Nationally, tide is turning toward smart teacher personnel policies
May 11, 2010
The D.C. Public Schools and the Washington Teachers Union just reached an agreement on a new teacher contract. Reformers are calling it the boldest of its kind. Hailed by New York City Schools Chancellor Joel Klein as a “game-changer,” the contract would install a voluntary merit-pay component (with salaries some call “eye-popping” – $140,000 or more a year), remove forced hiring and transfer of teachers and require “mutual consent” hiring, and reduce seniority’s role in layoff decisions to just 10 percent of the equation. DC’s effort to fundamentally re-work its teacher contract could not be timelier. As districts and schools across the land are being forced to lay off thousands of teachers, many are rethinking the cost effectiveness (and common sense) of existing teacher policies.
In fact, a broad coalition of national education groups – Children’s Defense Fund, Citizens’ Commission on Civil Rights, Democrats for Education Reform, Education Equality Project, Education Reform Now, The Education Trust, The Mind Trust, National Council on Teacher Quality, and The New Teacher Project – recently came together in support of eliminating “last hired, first fired” policies. The coalition, which represents a broad swath of the political spectrum, argues that the proposed $23 billion federal “Keep Our Educators Working Act of 2010” (which would help stave off the tidal wave of teacher layoffs) should be paired with a requirement that states and districts put an end to seniority-based teacher layoffs.
Such a change would be an important step toward freeing up struggling school districts to manage their fiscal nightmares with the least negative impact on student learning. As pink slips paper the state (Cleveland says it will need to lay off 545 teachers; Columbus, 164; Parma, 50; Dayton, 46; Youngstown, 29; and the list goes on), superintendents ought to have the ability to keep their best teachers, regardless of whether they are outstanding novice educators or high-performing veterans.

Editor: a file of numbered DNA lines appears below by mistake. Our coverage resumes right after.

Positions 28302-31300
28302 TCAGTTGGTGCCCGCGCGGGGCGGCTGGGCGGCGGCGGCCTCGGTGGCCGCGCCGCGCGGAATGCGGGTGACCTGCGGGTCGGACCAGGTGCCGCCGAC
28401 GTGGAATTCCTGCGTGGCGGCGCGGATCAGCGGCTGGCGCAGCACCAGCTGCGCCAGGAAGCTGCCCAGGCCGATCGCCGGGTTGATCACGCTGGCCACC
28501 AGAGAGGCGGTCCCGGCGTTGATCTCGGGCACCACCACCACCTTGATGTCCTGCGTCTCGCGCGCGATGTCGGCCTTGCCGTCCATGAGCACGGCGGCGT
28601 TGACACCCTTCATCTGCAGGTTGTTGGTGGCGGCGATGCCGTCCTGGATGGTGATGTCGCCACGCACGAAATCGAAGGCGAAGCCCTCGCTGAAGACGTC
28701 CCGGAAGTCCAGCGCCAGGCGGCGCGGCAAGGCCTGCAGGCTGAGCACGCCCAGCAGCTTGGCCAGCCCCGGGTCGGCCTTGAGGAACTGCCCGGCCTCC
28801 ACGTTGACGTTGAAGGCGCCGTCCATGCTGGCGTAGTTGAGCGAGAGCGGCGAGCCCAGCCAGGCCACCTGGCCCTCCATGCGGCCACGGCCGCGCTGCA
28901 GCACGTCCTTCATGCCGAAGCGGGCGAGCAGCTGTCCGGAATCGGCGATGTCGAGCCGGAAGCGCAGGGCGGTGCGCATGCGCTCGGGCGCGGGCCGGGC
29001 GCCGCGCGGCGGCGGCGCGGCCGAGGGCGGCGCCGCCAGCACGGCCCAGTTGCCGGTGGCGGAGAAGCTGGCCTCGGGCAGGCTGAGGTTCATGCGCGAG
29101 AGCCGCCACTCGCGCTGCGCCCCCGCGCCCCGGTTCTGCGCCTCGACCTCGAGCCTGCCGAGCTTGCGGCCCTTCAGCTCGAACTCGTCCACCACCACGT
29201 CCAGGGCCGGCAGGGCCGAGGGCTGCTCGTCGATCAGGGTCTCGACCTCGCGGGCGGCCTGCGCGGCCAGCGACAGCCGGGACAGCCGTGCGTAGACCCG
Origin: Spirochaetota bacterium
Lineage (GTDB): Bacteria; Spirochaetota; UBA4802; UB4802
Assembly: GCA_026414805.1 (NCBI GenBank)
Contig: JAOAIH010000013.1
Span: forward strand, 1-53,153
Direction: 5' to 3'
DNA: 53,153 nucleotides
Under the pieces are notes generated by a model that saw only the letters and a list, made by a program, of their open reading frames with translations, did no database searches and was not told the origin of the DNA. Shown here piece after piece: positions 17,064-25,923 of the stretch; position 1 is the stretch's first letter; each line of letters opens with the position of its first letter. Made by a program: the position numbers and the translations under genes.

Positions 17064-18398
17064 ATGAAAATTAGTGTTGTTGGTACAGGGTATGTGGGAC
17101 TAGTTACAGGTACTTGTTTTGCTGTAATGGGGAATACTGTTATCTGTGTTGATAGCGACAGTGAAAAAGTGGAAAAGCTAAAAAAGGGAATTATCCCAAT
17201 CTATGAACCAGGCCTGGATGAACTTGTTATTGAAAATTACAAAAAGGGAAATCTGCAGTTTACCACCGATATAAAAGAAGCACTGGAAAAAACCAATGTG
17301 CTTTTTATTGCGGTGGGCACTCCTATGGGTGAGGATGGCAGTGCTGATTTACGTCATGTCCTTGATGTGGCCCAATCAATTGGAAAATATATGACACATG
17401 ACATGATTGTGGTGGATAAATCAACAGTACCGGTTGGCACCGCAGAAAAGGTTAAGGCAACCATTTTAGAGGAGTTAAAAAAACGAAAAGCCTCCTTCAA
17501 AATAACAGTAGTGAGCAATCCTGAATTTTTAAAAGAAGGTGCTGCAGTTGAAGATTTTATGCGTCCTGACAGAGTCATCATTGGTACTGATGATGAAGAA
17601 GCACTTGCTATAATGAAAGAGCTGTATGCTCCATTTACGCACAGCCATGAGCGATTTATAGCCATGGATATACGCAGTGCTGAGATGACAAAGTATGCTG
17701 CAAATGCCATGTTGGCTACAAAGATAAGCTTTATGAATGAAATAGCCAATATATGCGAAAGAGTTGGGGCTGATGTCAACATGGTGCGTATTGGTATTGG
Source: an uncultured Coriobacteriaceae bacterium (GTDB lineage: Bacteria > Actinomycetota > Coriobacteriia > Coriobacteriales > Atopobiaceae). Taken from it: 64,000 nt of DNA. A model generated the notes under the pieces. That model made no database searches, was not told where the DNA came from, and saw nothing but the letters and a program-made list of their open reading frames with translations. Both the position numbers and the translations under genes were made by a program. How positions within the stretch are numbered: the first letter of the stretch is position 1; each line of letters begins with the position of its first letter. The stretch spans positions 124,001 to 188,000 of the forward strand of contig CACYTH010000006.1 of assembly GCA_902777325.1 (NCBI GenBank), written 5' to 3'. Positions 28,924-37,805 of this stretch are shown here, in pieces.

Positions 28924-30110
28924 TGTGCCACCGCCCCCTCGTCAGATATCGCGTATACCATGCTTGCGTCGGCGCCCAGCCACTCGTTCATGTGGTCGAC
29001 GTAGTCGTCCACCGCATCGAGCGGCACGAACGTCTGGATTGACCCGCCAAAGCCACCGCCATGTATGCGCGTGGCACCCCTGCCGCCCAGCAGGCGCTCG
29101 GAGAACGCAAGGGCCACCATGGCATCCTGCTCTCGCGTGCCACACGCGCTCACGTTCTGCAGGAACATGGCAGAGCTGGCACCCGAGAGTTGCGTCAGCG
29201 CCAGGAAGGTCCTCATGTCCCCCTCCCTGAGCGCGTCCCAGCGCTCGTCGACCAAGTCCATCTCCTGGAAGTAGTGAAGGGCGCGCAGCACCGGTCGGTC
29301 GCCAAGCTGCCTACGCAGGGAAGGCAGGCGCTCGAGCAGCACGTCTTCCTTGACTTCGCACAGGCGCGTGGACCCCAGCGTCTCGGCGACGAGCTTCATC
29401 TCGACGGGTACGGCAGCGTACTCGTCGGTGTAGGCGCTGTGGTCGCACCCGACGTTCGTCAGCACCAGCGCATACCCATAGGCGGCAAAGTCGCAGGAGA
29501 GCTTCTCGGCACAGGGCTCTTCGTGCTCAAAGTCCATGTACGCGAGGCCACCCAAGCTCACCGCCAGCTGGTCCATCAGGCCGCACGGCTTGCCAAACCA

Meanwhile, as Cincinnati and other Ohio districts embark on contract negotiations, DC’s contract should be seen as a common sense model for replication. It unties hiring, professional development, compensation, and antiquated regulations and replaces them with systems that are aligned with the district’s new evaluation system (IMPACT), all of which are rooted in performance-based incentives. Specifically:
- Teachers opting into the performance-pay program can earn up to $146,000, nearly twice as much as the current ceiling. The additional compensation would be linked to improved student achievement or teaching in high-need schools or in high-demand subjects. Performance bonuses would also include school-wide team awards.
- DC would join the ranks of Chicago and New York in implementing “mutual consent” hiring, which would eliminate forced transfers and hiring, and require dismissed teachers to interview for new positions, rather than automatically fill open slots.
- The contract wouldn’t abolish tenure, but teacher layoffs would be based more on performance than seniority. The district would use a “performance-based rubric,” of which seniority would make up just 10 percent.
DC’s new teacher contract is in stark contrast to what is, or rather isn’t, happening in Ohio. Take for example the recent announcement from the Ohio Department of Education about what the state’s Race to the Top application does not do. It does not:
- Implement nor require a statewide or local system of merit pay for teachers.
- End tenure.
- Mandate involuntary transfers.
- Override local decisions about compensation.
DC’s bold plan faces challenges. It is intertwined with a new teacher evaluation system that took much energy and time to develop (and which figures in student performance data, a point of contention in Ohio). Further, there are serious questions about whether the political will to carry out the contract would dissolve if Mayor Fenty loses re-election and if Chancellor Michelle Rhee were to get the boot.
All politics aside, the contract is revolutionary because it fundamentally re-alters the way the district recruits, compensates, and retains its most effective teachers. Such reforms are also needed in Ohio, and the sooner the better.